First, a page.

Metroplan has released a new video detailing their vision for a light-rail line between West Little Rock and the airport, following the path of I-630. The video details the results of Metroplan's I-630 Fixed Guideway Alignment Study, a preliminary project to determine both a route for the trains and where to place 14 stations to best serve commuters. As planned, the cars would pass briefly underground at several spots.
Watching the video, I couldn't help but think of this entertaining musical number from The Simpsons. Let's hope the Little Rock plan is a little more solid than Springfield's. Have you driven I-630 during rush hour lately?
Last week, we told you about the theft of three bronze sculptures from the Vogel-Schwartz Sculpture Garden in Riverfront Park, with police saying they believe the thefts were the work of scrap metal thieves.
Dawn found another blow to Little Rock public art this morning, with artist Michael Warrick's "Fusion, 2009" sculpture — a large, carved ball of Indiana limestone — lying tumped over and badly damaged on the concrete. The sculpture stands just to the south of the Cox Center near the CALS Main Library, and was dedicated in memory of former CALS employee Vernon C. Johnson, Sr., who died in 2006.
This is why we can't have nice things:
The groundbreaking we mentioned earlier was held today for the Arcade building, a joint project between the Central Arkansas Library System and Moses Tucker Real Estate named in tribute to a long-ago Little Rock building.
As Rock Candy has reported in detail, the Little Rock Film Festival and Institute plans to be headquartered in the building and preside over a film series in the 325-seat theater that will be part of the project. A new restaurant and bar are also in the mix.
The blog reported recently the state Game and Fish Commission's decision to provide $411,000 to build a boat ramp on Little Rock park land on the south bank of the Arkansas River east of the Clinton Library. It would be part of the Rock City Yacht Club marina proposed by Highway Commissioner John Burkhalter.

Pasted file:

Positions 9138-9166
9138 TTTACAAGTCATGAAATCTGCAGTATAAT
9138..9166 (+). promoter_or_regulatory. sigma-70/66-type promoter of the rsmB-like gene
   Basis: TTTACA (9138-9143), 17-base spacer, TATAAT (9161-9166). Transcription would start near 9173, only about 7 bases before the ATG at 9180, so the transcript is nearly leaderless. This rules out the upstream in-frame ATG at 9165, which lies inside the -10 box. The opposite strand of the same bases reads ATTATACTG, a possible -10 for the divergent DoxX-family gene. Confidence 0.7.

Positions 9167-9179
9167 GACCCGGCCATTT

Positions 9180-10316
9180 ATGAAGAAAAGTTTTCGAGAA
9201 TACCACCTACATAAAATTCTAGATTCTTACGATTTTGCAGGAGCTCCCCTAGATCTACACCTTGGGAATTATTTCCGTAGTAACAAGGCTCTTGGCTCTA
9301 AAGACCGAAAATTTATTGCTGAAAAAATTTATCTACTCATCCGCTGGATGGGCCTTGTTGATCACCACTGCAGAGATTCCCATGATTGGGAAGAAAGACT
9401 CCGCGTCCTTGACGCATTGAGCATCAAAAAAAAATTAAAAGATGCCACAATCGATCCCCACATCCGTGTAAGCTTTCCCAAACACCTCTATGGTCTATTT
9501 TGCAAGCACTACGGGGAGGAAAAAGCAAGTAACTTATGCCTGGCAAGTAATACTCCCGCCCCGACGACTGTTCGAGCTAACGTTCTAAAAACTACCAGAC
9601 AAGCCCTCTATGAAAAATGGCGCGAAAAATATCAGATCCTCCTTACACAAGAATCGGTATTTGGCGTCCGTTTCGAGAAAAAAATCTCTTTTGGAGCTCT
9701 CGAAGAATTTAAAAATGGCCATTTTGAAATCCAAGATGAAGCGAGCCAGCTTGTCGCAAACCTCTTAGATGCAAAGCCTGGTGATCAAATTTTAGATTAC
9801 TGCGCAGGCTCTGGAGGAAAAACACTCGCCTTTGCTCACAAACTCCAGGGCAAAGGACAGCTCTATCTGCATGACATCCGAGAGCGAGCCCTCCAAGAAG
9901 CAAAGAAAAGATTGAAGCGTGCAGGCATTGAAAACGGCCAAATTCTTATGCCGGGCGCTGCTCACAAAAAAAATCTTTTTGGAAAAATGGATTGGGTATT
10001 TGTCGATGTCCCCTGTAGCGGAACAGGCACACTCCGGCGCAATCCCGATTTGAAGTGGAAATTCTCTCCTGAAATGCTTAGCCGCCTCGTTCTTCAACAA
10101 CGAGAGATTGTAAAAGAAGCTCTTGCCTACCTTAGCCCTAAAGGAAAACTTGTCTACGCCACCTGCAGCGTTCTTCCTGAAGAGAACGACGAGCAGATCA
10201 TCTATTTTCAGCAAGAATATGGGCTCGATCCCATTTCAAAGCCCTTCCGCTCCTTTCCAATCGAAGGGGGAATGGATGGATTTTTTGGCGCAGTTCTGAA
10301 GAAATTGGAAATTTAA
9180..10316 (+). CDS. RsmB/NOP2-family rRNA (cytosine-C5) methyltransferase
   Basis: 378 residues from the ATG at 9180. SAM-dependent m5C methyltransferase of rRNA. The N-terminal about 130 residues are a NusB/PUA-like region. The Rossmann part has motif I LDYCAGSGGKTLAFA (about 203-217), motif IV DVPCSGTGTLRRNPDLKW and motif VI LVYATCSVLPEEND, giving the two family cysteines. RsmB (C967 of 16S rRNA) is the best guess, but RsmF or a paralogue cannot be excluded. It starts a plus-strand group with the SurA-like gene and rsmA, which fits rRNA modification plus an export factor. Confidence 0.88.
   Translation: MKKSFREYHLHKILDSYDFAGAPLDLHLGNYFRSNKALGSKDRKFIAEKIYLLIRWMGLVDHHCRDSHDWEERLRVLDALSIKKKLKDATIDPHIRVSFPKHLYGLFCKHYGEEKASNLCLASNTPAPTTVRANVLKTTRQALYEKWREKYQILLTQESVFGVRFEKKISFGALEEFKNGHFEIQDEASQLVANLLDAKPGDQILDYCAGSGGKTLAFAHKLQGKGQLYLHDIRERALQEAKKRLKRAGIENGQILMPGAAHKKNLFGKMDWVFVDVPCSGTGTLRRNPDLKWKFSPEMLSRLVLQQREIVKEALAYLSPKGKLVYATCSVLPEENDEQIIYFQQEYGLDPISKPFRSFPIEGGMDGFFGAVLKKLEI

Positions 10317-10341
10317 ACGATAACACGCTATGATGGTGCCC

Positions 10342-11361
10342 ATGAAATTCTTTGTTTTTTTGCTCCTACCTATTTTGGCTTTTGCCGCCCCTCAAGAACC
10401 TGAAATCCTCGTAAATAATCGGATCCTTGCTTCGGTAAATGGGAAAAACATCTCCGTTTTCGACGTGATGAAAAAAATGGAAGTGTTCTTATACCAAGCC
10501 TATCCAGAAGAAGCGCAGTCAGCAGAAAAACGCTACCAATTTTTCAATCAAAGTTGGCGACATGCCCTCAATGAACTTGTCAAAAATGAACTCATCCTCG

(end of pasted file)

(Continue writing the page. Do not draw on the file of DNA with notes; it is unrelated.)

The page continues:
I mentioned then that I'd written about the project last year, when the Corps of Engineers and Coast Guard were taking comments on the project. Both those agencies — and some river shippers — had objected to the original design because of concerns it might be too close to the river navigation channel.
I learned today that the Corps and Coast Guard's concerns were resolved by a redesign that moved the marina 50 feet back from the edge of rock dikes that help maintain the navigation channel. Chris Davies, regulatory manager for the corps, said the change satisfied all those who'd raised initial objections, both government agencies and private concerns. Here's the full permit, with project descriptions.
The necessary permits for construction on a navigable waterway and to comply with clean water rules (some dredging may be required) were issued July 12. In final form, the permits allow a 404-slip marina at 15 docks, with an additional 70 slips for personal watercraft, the Corps said. Burkhalter has until Dec. 31, 2015 to complete the project, but can also ask for extensions during that time. The engineering firm that did the plans referred questions to Burkhalter about a construction start date and time line. He was not available this morning.
I'd also like to ask Burkhalter how his thinking has evolved on a potential race for governor in 2014. He'd confirmed to me earlier that he was considering it. I sense from talking to others that the likelihood of this has decreased.
The Arkansas Highway and Transportation Department held an open-forum public meeting about a replacement span for the Broadway Bridge this evening in North Little Rock. Rather than a presentation/speaker format, the AHTD uses a more informal "meet and greet" style, with the proposed bridge designs arranged around the room on easels and AHTD engineers and administrators available to answer the questions from the public.
More details on the jump...
More real estate news from SOMA, the South Main District that's been a real bright spot on the local development scene.
Cassie Toro, who's done a recent renovation of a Quapaw Quarter home, has purchased two buildings at 1318 and 1324 South Main through her Soma Properties LLC. I have a call into her about future plans.